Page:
Cordoning off physical servers from one another in a datacenter is difficult enough. Trying to isolate virtual servers running on a single hardware box is even more complicated.
Mercy Medical Center in Baltimore ran into the problem when it deployed NAC (network access control) gear from ConSentry Networks. As part of that move, the company ripped out hardware servers that were running multiple applications and replaced them with virtual servers, each running one application. While this made the NAC implementation more application-centric than server-centric, it introduced security complications.
[ The National Security Agency has identified several possible threats in virtualized environments. Learn what's being done to stop them. ]
If you take into account the prerequisites of a good server-to-server firewall -- in particular, the needs for speed and for IPS (intrusion-prevention-system) support -- deploying security in a virtual environment might make more sense. Some vendors have found a niche there. Reflex Security, for example, offers a virtual firewall-IPS appliance packaged as a virtual machine for controlling and securing communications among virtual servers. Because the servers and the firewall communicate within the box, they don't pay the overhead of going out to an external switch. That reduces the IPS performance hit.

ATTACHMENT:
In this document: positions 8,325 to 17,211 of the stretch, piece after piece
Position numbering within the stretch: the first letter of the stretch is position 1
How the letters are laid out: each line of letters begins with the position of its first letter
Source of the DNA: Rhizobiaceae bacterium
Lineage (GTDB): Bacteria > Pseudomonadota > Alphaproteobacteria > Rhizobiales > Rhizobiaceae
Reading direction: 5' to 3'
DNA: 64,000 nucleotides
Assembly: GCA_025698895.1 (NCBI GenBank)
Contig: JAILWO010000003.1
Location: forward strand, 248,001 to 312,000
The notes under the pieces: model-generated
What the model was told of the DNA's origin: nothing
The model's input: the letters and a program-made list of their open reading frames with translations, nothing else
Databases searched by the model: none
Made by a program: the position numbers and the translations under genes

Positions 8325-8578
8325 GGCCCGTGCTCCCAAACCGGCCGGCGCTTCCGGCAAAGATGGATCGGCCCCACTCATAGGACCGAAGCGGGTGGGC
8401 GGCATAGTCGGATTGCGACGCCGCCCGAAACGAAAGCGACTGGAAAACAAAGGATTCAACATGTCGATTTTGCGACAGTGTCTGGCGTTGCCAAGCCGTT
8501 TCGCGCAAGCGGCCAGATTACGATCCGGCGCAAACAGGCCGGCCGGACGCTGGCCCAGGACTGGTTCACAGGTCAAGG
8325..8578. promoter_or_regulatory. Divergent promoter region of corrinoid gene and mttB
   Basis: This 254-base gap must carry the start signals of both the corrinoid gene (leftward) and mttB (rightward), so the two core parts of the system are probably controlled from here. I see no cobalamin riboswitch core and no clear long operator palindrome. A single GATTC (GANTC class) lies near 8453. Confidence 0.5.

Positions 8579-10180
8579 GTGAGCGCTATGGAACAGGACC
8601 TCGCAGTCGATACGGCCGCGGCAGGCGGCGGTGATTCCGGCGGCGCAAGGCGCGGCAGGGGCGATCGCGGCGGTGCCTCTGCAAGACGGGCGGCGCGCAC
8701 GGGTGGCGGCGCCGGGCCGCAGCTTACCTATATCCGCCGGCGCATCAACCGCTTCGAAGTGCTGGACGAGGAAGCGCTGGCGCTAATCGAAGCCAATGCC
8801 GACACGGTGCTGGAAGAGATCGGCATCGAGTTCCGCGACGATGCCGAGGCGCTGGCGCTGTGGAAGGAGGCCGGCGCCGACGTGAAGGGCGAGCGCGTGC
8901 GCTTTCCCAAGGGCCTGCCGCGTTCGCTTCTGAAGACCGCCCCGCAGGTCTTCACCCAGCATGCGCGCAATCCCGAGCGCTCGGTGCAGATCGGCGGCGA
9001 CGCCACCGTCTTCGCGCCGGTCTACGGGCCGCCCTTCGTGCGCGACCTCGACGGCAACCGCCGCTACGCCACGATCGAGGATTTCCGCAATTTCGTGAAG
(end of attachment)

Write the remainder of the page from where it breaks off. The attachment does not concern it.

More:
In addition, because these features are provided in software on a virtual machine, it costs less to deploy than a hardware-based firewall-IPS. "You don't need to start moving wires around every time you want to secure a different server," says Nand Mulchandani, senior product director at VMware. "It's all done in software, at a much lower cost."
Other companies, such as Blue Lane Technologies, also make VM-based security appliances, and even firewall stalwart Check Point Software says it has not ruled out the idea of building its own virtual firewall-IPS appliance.
Virtual security appliances are a step in the right direction, but some users say the performance is still not acceptable. "We've been playing with Reflex and others, but they can't seem to pass packets fast enough," Rein says. What's really needed, he says, is for security to run "somewhere within the hypervisor itself."
To that end, VMware is opening the hypervisor to trusted security partners via a new program called VMsafe. Security vendors will get the same visibility as the hypervisor into the operation of a virtual machine, including the memory, CPU, disk and I/O systems, VMware says. That way, they can identify and eliminate malware, such as viruses, Trojans and keyloggers, before it can harm the machine or steal data.
This story, "How to segregate virtual servers" was originally published by NetworkWorld.